That’s correct. That’s correct. And if you remember when I said the prospecting, my second step in my methodology, so you positioned yourself. So now prospecting, you know, before you do anything, you need to understand who your, who your ideal client is. And then this is where social sales fall in place. So you only look for them. You don’t waste your energy and time for people or companies or businesses who will never be your, your clients. You only target those who you think you will, and then you outreach to them. So it’s, it’s going after them. You are connecting with them, showing them the value and engagement. You create the content that because you talking about the pain that they have, depending on the product or service you’re providing, and then they can recognize that value. And, and, and, and they will start engaging. And then hopefully you, you give them enough reasons. They will start talking to you and you start building relationship. And then out of that relationship opportunity will come out. And then eventually you’ll come to the sale point, which I always say sale is not a sale. It’s just a, it’s just a, I don’t know, it’s, it’s provocation of your relationship. Really? You just, you continuing your engagement in a slightly more formal way, that’s it? That’s, that’s the difference between social sales and traditional sales and marketing funnel.
Aleksandra King (40:28):
Yeah. And in traditional sales, you would hope that the, you know, the companies or the newspaper or whichever Avenue, you using really understand their message and really portray you in the right way. But it is a little bit of a broken telephone can happen along the way, the messages, you know, this way, it genuinely is power in your hands. And that’s why, again, we go back to the fact that you need the right platform. You need to use it in the right way and know what you’re doing, or you can actually harm your, yourself and your, your personal life,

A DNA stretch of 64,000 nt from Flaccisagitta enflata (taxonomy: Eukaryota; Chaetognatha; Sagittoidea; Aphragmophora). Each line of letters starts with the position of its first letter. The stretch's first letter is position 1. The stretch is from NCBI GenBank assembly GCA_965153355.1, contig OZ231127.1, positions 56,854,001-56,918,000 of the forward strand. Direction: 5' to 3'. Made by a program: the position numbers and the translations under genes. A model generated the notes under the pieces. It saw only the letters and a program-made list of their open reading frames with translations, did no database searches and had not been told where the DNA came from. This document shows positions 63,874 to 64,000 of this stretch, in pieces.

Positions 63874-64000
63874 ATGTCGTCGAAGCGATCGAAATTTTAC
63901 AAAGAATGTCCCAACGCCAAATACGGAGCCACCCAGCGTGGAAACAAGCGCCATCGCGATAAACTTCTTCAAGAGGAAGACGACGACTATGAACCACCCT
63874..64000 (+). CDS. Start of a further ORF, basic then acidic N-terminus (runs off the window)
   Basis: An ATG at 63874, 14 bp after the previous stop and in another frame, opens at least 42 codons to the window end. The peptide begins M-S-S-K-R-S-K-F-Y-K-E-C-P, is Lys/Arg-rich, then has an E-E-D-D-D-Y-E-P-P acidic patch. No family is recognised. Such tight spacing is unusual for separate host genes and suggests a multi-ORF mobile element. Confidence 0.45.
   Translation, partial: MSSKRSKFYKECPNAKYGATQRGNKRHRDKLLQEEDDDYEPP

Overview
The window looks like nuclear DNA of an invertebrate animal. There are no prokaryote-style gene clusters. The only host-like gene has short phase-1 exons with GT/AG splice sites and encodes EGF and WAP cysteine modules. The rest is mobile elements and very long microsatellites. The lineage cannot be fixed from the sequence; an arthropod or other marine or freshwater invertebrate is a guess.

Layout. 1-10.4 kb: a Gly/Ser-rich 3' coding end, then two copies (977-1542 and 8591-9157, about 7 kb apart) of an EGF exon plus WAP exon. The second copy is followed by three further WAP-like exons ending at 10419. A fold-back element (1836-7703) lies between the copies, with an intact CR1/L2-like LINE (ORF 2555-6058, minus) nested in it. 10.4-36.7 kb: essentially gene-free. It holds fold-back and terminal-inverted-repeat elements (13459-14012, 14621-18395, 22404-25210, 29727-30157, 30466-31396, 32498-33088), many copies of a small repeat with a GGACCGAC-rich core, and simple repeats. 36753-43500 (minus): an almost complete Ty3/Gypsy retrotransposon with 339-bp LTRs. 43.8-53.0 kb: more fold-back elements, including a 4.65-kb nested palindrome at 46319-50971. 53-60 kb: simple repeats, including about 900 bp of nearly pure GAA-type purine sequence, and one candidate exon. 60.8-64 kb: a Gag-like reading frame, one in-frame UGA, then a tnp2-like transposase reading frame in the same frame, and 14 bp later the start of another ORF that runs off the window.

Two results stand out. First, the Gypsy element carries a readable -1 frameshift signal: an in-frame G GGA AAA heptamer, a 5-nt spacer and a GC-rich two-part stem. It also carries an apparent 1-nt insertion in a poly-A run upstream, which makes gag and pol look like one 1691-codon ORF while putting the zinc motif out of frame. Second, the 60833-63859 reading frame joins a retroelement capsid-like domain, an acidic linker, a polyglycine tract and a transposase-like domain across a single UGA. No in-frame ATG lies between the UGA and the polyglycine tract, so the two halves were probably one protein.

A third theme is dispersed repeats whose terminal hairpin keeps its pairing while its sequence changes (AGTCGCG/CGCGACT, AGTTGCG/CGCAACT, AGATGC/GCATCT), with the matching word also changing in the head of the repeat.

Denis Zekic (40:56):
But you’re familiar experience. And essentially you’ve been in marketing yourself. You know, how, how expensive marketing is, you know, outdoor, outdoor advertising, or I don’t know, uh, a, um, print advertising, TV, radio, and you know what your real ROI is on those types of advertising. And it’s prohibited only to those with large budgets, big companies, it’s small SMEs. There are professional TV, radio, outdoor outreach, but this sort of social sales and it’s really, I mean, you can put this in practice with no marketing budget at all. You can just do it yourselves. And if you remember at the beginning of, of the, of the podcast, I was saying that companies can engage their staff. Nothing stops companies, every single person in their business can do this sort of thing themselves. There are some statistics to show that about 50% of all social traffic to corporate websites come from socially active employees.